Mary: I drink shots and water. For the longest time, I was partial to Irish whiskey, but over the last couple years, I have transitioned into being a reposado tequila drinker!
FSM: What’s something you wished people knew about being a bartender?
Mary: Being a bartender usually means being a night-owl. We stay up late, after the bar is closed, to clean and prepare for the next day. At 3 am, when we finally leave work, we usually don’t go home and go straight to bed. We watch TV and have something to eat. We don’t work the typical schedule. As a result, you’ll almost never get me for a 10 am brunch. Try a nice, 1 pm lunch, and we have a deal.
FSM: Describe the perfect cocktail?
Mary: I think the perfect cocktail is whatever the guest wants to drink when she orders. Whether it is a shot and beer, a martini, a neat pour of whiskey, I celebrate the diversity of my guests’ palates. Jerry’s has a lot to offer and I love encouraging people to try new things.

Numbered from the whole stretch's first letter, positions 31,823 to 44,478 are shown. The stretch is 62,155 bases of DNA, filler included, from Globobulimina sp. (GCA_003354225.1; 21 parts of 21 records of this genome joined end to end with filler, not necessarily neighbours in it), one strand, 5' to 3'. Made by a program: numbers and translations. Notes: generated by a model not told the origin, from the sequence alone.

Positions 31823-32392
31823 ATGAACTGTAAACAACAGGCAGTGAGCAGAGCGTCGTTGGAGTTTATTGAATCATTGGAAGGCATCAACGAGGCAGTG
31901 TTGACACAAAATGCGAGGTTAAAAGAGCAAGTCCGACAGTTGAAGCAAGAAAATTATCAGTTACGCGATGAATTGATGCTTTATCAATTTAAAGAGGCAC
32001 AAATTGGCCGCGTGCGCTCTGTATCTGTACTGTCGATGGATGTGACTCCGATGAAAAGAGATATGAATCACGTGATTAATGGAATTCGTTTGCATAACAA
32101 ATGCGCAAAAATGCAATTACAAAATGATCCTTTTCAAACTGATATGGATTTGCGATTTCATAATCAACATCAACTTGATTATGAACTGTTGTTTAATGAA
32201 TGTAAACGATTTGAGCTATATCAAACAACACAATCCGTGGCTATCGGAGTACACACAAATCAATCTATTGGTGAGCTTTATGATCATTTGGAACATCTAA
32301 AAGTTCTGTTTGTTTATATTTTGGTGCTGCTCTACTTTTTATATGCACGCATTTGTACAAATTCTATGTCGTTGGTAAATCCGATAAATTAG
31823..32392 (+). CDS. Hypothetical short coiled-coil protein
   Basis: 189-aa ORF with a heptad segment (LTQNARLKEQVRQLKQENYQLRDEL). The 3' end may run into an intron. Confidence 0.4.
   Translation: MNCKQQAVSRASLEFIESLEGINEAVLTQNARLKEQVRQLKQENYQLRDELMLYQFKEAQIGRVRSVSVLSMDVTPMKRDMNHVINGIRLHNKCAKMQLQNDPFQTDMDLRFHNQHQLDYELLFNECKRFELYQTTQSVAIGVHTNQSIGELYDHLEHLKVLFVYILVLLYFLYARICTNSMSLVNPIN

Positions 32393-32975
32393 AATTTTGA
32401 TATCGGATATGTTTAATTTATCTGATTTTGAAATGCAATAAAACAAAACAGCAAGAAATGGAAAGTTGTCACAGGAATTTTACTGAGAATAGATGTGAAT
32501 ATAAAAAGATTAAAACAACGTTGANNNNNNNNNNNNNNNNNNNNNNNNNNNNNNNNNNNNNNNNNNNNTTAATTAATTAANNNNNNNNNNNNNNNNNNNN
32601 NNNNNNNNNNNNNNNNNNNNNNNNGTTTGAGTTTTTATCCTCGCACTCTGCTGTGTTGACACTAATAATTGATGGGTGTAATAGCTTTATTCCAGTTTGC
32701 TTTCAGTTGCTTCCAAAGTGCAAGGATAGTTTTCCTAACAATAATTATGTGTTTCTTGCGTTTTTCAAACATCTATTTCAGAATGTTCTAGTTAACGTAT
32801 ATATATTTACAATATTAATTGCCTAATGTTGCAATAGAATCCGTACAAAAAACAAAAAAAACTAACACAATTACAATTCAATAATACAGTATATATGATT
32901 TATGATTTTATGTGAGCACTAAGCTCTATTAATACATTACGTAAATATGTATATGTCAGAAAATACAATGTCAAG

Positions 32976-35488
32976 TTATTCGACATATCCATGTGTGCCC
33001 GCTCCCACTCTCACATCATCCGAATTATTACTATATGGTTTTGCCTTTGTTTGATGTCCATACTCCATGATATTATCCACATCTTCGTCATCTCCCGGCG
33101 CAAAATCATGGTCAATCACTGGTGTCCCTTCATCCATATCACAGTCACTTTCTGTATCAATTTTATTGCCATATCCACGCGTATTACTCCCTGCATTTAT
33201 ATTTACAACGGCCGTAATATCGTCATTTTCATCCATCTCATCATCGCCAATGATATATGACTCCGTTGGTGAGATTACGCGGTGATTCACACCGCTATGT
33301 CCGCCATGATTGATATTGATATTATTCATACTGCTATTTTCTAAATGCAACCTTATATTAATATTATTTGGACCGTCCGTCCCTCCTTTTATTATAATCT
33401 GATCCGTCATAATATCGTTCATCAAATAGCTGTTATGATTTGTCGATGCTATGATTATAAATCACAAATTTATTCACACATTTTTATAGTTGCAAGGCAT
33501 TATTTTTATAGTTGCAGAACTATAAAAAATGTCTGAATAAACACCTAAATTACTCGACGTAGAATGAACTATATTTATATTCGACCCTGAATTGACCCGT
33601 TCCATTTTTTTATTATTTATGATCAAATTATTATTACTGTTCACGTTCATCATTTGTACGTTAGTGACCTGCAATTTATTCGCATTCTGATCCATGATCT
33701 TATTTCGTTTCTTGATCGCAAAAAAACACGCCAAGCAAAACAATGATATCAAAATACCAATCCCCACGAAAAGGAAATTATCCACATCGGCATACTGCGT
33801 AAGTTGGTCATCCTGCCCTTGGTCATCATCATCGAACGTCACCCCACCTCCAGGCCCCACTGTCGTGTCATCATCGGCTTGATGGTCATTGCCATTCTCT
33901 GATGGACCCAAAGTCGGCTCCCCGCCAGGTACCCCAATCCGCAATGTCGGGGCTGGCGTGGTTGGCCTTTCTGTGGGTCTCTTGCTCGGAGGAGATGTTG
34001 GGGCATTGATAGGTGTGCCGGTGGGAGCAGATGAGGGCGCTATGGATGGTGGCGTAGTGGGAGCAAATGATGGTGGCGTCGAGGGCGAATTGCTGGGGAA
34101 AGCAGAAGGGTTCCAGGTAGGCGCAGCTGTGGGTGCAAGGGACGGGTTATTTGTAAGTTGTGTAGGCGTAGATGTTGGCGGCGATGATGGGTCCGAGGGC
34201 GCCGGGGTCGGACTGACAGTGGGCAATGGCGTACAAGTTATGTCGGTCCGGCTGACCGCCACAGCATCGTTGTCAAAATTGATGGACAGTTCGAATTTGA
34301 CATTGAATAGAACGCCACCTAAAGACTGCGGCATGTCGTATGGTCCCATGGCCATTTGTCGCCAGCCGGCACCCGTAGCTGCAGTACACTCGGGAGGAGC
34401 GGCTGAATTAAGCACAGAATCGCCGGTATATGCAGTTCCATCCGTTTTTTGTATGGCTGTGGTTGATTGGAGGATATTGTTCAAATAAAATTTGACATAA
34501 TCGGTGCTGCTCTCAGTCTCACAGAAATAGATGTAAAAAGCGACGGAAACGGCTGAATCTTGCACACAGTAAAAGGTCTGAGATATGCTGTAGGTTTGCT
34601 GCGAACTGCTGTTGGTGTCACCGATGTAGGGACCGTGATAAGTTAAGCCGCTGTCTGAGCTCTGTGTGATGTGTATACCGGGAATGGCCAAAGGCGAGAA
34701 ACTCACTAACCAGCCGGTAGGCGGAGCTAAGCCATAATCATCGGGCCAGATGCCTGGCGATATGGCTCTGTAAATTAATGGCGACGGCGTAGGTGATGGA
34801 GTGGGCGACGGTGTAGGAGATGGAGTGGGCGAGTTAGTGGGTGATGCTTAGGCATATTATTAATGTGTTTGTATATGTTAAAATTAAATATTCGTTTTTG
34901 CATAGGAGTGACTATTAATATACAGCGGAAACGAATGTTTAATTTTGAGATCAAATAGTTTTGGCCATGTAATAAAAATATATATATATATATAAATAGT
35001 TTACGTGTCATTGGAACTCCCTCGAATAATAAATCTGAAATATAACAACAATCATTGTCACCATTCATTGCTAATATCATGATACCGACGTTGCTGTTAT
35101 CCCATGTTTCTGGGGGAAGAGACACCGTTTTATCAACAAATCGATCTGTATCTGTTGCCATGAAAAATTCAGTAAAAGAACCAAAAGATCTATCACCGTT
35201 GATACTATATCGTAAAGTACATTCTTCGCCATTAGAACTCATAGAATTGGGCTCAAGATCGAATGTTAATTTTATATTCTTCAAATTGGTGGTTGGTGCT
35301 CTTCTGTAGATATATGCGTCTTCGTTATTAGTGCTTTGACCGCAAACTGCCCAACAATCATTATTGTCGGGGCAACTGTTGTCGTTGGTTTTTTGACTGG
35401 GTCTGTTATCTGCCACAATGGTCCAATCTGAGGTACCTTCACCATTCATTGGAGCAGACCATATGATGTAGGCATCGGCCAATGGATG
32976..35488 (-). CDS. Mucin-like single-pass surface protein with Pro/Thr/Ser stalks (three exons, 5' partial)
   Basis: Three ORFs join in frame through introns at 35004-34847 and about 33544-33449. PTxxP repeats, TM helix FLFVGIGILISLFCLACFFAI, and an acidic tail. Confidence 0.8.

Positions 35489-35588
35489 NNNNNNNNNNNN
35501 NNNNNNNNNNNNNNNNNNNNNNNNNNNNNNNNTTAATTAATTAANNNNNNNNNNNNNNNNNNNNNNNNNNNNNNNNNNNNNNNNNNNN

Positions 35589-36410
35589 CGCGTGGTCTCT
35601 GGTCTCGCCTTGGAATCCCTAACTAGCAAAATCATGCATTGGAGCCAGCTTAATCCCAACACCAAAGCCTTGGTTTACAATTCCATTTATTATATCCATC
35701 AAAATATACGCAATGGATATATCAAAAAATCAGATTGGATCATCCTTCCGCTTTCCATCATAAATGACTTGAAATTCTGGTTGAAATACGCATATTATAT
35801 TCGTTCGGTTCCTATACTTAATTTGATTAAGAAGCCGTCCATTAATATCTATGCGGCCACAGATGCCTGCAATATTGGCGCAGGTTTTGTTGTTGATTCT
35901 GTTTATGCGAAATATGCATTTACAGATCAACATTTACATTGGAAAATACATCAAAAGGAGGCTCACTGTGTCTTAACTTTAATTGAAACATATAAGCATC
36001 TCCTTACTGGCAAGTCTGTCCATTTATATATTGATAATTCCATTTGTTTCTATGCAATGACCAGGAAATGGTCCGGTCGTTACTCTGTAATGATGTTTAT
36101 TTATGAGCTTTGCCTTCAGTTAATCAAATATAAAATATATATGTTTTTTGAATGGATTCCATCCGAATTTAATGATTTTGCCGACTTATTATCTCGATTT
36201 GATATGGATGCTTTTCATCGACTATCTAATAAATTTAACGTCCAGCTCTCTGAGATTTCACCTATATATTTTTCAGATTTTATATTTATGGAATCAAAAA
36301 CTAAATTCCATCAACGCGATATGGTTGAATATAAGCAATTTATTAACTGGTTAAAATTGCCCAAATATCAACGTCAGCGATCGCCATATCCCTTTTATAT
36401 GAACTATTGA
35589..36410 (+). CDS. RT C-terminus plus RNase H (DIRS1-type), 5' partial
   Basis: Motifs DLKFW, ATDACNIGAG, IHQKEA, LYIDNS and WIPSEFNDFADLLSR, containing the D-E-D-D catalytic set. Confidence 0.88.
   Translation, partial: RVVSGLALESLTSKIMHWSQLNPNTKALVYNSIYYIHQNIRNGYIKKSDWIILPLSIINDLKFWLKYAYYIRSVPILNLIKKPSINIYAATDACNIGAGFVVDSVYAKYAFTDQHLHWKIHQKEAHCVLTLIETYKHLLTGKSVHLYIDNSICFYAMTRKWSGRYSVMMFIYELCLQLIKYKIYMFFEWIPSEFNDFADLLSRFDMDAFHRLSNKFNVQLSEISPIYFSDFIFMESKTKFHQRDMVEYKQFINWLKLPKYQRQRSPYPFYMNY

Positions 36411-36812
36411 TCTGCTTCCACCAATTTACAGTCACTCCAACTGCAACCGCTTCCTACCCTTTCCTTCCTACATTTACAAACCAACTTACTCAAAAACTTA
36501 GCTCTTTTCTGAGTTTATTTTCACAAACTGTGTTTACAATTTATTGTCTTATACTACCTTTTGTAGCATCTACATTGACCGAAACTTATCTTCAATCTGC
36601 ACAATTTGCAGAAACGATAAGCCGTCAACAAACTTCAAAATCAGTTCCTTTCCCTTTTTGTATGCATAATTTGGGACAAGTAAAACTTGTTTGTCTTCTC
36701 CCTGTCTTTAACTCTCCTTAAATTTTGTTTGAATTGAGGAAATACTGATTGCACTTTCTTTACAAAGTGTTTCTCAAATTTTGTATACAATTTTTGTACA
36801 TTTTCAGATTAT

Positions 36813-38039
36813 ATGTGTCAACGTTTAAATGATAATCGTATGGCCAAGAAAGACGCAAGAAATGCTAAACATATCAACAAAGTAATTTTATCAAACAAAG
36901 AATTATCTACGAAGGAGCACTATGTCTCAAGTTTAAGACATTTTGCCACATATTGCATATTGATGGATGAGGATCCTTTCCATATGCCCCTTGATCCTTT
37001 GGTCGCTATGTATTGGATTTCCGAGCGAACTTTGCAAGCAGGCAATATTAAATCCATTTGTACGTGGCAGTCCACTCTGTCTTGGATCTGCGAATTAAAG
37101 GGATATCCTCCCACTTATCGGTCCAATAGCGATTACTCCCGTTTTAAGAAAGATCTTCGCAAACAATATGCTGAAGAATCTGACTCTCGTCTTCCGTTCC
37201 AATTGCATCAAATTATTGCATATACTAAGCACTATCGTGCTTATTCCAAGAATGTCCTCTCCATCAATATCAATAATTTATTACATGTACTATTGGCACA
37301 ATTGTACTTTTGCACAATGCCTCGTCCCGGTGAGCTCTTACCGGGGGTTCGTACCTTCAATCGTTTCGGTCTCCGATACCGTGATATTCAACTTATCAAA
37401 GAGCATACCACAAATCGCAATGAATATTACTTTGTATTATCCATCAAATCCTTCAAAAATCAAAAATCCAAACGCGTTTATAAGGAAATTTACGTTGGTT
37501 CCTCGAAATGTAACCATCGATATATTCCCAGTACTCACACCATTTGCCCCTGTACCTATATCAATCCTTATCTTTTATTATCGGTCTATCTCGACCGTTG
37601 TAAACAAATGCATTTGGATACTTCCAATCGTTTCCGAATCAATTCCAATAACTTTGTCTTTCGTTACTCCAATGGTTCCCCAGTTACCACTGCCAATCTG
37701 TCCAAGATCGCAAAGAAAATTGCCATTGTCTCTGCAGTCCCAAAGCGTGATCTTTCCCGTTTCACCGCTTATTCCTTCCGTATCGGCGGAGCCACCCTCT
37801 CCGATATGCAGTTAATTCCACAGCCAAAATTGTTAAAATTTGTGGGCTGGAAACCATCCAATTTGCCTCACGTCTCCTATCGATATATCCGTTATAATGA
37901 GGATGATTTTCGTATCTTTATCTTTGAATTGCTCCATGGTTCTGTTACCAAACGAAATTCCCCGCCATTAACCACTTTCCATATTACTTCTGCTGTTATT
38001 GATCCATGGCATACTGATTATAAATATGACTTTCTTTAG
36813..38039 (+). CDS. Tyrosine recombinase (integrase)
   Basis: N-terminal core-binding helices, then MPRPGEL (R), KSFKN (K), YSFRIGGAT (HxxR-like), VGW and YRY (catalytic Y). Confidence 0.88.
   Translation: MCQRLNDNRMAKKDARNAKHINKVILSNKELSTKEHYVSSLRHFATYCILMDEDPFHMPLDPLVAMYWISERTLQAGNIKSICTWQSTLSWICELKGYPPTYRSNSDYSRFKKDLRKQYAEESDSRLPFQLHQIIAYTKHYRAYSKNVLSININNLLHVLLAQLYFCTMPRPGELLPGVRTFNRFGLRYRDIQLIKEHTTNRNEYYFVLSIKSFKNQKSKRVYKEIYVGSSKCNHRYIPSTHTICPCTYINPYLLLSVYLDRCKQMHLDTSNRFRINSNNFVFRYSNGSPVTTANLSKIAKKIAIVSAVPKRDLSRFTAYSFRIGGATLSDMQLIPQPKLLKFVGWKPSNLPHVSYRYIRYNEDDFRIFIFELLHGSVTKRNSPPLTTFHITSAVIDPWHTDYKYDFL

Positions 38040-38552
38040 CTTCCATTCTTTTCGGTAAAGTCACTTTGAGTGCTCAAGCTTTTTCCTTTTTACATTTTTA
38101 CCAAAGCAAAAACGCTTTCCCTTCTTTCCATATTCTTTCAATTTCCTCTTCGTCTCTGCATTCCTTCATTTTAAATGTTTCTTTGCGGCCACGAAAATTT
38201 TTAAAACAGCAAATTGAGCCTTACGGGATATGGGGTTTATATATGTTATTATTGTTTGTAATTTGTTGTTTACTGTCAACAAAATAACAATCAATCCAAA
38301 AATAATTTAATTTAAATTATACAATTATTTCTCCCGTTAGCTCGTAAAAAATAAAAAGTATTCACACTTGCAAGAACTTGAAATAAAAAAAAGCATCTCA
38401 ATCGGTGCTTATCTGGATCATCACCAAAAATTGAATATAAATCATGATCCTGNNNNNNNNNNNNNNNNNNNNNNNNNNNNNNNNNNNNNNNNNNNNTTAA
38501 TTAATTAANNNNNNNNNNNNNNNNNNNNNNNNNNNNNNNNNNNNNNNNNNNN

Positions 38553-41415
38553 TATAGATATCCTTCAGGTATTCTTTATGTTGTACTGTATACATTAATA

FSM: Where in Omaha are some of your favorite places to go out for drinks?
Mary: My favorite bars in Omaha are The Homy Inn, Leavenworth Bar and The Elbow Room. I frequent those three establishments because they have fantastic staffs, as well as being comfortable and fun. I’m part of the regular community at all three bars and I always have such a splendid time.
Erik Totten is the founder and publisher of Food & Spirits Magazine in Omaha, Nebraska. He's worked in publications for the last 21 years at all levels. As well as serving as a writer, designer, photographer and editor, he's also founded two publications which have allowed him to grow into being a publisher, which he would describe as his 'true calling'.